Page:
clock menu more-arrow no yes

Filed under:

Safe Standing Roadshow coming to Stamford Bridge this Saturday

New, comments
Shaun Botterill

Today is the 25th anniversary of the Hillsborough disaster.

This past weekend, English (and Welsh) football marked the anniversary by adjusting all kickoff times to seven minutes past usual, allowing for silence to be observed during the preceding minute (the referee stopped the match at 3:06pm on that day). If you haven't seen it before, here's the BBC's Match of the Day from April 15, 1989. Also, a reminder that if you're in the USA, ESPN's excellent 30 for 30 series will be premiering a brand new two-hour documentary about Hillsborough tonight.

The disaster has had deep political, sporting, and cultural impact, one of which was the requirement of all-seater stadiums in England's professional football leagues. This was later relaxed to just the top two flights. Of course, if you've ever been to or seen a Premier League match on TV, you'll know that "all-seater" doesn't necessarily mean "all seated" and thus we have new points of controversy like persistent standing and a relative lack of atmosphere.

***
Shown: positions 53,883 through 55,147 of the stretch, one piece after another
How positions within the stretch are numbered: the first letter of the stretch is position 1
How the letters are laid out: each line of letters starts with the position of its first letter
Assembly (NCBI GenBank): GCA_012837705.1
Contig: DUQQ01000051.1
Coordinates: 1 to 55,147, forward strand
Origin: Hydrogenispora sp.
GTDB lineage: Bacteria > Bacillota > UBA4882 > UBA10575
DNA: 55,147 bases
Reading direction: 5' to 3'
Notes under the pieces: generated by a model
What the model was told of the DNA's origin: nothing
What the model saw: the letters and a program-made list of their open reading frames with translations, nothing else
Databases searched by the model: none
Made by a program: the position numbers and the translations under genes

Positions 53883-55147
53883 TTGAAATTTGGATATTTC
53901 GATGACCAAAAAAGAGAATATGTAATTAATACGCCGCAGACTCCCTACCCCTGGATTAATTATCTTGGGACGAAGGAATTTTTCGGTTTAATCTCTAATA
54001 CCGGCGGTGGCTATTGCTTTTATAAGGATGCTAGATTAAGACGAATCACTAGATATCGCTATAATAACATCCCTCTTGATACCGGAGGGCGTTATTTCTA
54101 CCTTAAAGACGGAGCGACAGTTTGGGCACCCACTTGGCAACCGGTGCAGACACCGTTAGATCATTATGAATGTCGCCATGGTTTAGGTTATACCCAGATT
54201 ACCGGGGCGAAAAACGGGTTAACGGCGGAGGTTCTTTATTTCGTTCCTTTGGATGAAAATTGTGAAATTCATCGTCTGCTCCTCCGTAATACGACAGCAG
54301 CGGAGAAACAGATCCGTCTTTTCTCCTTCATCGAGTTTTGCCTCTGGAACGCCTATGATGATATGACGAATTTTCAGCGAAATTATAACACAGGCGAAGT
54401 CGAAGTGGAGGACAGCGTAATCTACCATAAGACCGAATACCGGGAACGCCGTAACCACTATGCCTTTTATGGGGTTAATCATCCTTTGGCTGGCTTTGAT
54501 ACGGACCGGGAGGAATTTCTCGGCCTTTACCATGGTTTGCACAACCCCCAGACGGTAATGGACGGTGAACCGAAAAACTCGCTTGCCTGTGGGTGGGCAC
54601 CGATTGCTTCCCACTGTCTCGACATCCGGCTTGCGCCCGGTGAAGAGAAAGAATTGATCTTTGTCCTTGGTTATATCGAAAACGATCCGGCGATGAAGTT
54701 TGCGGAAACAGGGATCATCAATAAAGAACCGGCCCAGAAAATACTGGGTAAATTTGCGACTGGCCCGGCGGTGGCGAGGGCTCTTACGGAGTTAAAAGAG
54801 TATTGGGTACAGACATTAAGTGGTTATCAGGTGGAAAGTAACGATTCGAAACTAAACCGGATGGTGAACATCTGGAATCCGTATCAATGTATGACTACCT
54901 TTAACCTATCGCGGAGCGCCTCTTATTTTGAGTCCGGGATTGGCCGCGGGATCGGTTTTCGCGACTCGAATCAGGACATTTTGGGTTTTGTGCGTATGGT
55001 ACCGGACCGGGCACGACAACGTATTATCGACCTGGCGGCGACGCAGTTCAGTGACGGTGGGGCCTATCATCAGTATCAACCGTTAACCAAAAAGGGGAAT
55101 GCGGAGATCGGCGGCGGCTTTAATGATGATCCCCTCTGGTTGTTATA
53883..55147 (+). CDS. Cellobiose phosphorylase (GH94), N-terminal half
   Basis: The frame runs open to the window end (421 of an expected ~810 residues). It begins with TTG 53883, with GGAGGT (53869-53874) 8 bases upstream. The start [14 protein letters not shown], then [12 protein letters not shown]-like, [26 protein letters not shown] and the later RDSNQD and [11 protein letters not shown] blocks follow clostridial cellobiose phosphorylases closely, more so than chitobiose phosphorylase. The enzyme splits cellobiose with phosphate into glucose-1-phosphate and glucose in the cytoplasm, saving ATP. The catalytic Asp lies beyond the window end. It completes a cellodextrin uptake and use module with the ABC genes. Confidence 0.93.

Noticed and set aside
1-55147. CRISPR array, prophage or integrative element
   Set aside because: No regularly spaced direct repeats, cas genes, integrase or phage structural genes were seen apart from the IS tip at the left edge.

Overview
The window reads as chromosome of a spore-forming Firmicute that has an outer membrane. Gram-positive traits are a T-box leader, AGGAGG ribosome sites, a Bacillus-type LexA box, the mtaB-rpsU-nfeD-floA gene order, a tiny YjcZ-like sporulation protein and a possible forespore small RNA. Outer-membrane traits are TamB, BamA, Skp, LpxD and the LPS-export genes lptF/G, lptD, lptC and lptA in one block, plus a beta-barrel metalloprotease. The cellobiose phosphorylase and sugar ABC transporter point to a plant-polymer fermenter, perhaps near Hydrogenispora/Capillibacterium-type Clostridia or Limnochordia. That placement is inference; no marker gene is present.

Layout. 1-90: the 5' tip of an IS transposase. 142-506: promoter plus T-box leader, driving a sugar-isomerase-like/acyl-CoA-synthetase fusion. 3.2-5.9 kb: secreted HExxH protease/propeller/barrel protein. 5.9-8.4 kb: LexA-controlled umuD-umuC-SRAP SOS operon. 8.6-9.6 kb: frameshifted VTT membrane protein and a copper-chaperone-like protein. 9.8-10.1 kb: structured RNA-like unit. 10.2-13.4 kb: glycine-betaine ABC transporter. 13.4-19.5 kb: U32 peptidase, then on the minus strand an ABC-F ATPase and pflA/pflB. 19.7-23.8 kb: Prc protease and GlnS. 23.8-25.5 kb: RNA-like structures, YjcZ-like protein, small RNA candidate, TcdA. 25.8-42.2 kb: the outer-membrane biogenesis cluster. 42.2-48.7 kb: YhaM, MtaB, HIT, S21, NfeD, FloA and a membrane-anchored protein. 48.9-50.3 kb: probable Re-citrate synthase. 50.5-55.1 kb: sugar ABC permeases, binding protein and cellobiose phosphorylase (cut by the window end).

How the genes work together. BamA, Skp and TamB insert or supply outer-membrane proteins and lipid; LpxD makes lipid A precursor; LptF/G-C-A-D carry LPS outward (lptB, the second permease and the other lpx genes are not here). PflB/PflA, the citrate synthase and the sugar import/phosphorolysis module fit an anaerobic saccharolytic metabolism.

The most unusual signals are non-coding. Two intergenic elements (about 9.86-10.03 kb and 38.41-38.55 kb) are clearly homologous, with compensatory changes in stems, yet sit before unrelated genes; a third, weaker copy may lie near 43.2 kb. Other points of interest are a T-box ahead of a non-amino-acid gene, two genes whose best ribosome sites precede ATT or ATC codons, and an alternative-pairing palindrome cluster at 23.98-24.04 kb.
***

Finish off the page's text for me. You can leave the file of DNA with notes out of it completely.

Safe standing is one way football fans across England are trying to deal with these new issues, and one way that safe standing can be achieved is with rail seating, which is common in the Bundesliga. Earlier this year, Bristol City's Ashton Gate Stadium was the first Football League ground to install them. And now, the roadshow whose aim is to promote and lobby for rail seating in England is coming to Stamford Bridge this weekend.

If you're local, be sure to go check them at out the cfcuk fanzine stall just outside the Fulham Broadway tube station. If you're not (or if you are), and you haven't yet done so, be sure to at least fill out the safe standing survey that we are running in conjunction with 20 Chelsea supporters' organizations, websites, and podcasts. The survey's deadline has been extended to April 25 in light of the roadshow's visit this weekend.

Stamford Bridge is often accused of lacking atmosphere. While that is a somewhat unavoidable side effect of rising ticket prices and rising fame, bringing (safe) standing back into the English game can only help to maintain and improve the passion and the noise of the beautiful game. The roadshow's visit is a positive step in that direction.